Thursday 23 November 2017

Dog control highlighted on Wicklow Uplands

Mary Anderson and Fluffy with Land owners in Glenmacnass at the Uplands council dog control launch
Mary Anderson and Fluffy with Land owners in Glenmacnass at the Uplands council dog control launch

A Dog Control Public Awareness Initiative is asking walkers to leave their dogs at home when accessing private land in the Wicklow Hills.

A series of signs are being installed across the county on privately owned land where livestock are present and recreational use is high.

The Awareness campaign has the full support of Wicklow Uplands Council, Wicklow IFA and the Wicklow Cheviot Sheep Owners Association.

Tuesday's launch at Glenmacnass Waterfall was attended by a number of Wicklow farmers who will be installing signs on their own property. Increased recreational use of the hills has impacted on sheep farming in particular. Wicklow has been at the forefront of opening up private land for recreational use since the establishment of the Wicklow Way in 1980 but the growing presence of uncontrolled dogs has the potential to threaten existing access agreements. Wicklow Uplands Council has been working with the stakeholders to address this escalating problem. It aims to raise awareness, encourage reporting of incidents to Wicklow County Council and to work towards practical solutions.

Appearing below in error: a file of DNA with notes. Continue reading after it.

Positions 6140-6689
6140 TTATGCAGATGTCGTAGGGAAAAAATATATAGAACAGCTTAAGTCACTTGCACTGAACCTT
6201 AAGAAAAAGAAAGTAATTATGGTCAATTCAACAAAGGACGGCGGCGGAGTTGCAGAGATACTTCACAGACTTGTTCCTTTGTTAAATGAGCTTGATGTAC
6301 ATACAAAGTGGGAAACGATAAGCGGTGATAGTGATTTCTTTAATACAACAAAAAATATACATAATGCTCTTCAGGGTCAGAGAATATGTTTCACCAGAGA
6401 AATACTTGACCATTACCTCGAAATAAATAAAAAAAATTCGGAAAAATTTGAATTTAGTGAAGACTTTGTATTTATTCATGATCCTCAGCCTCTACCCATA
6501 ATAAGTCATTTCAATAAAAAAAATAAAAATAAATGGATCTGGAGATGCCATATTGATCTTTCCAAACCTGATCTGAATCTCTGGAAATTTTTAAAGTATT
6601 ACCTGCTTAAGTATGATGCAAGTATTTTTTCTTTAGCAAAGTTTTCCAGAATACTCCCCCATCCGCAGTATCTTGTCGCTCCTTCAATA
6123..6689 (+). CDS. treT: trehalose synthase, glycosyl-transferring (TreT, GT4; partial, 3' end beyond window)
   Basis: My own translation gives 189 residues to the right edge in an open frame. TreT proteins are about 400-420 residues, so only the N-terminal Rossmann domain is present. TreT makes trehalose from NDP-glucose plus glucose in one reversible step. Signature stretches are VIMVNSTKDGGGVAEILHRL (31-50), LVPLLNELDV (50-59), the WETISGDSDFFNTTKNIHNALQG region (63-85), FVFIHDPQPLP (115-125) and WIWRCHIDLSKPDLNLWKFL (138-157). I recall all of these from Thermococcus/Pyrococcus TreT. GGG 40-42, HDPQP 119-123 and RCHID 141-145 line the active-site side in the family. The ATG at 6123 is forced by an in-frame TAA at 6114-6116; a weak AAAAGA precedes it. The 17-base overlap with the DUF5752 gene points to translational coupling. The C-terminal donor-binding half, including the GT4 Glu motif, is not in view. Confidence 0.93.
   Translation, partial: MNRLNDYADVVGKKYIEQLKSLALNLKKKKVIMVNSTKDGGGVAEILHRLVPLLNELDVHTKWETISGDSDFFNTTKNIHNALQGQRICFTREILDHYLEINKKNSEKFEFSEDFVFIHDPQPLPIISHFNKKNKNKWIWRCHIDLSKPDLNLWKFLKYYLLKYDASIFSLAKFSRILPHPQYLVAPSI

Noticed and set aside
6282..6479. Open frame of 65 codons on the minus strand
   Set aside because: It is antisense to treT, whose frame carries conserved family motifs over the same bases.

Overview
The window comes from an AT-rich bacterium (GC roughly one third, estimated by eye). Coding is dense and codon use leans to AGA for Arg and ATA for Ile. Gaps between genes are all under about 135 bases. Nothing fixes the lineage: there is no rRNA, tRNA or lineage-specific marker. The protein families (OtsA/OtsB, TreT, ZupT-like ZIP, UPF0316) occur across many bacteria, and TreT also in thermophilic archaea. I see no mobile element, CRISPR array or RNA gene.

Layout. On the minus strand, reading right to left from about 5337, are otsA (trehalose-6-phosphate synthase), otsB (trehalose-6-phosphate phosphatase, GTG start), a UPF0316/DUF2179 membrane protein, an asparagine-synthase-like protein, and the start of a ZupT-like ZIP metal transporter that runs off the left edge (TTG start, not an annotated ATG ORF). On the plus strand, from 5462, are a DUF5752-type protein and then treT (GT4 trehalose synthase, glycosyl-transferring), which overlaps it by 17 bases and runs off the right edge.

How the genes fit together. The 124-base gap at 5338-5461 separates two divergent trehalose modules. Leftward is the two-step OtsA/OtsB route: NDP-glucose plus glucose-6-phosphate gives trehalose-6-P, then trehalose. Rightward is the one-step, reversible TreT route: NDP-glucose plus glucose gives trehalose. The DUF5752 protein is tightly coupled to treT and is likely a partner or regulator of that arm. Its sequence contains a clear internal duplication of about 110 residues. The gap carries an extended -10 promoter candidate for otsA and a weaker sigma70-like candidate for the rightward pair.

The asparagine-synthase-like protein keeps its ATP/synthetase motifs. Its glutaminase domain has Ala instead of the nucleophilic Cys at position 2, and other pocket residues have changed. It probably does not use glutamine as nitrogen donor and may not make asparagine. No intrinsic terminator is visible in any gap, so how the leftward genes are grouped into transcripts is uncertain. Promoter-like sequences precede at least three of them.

Among the areas most affected are Glenmalure, Glendalough, Glenmacnass and Lugnaquilla.

Project co-ordinator, Cara Doyle, says uncontrolled dogs are a serious threat to the livelihood of upland farmers.

'Dogs loose on the hills cause anxiety within a flock of sheep often causing them to be displaced and get stuck in rough ground and vegetation. One of the impacts that is often unseen by recreational users is the early abortion of lambs and in the worst incidences; dogs directly attack sheep causing them severe injury or death.

'This is not just a problem for the landowner in terms of their livelihood but it is also a serious animal welfare issue. The problem is not limited to walker's dogs with damage often being caused by local dogs which stray from neighbouring properties and their owners are unaware of their whereabouts.'

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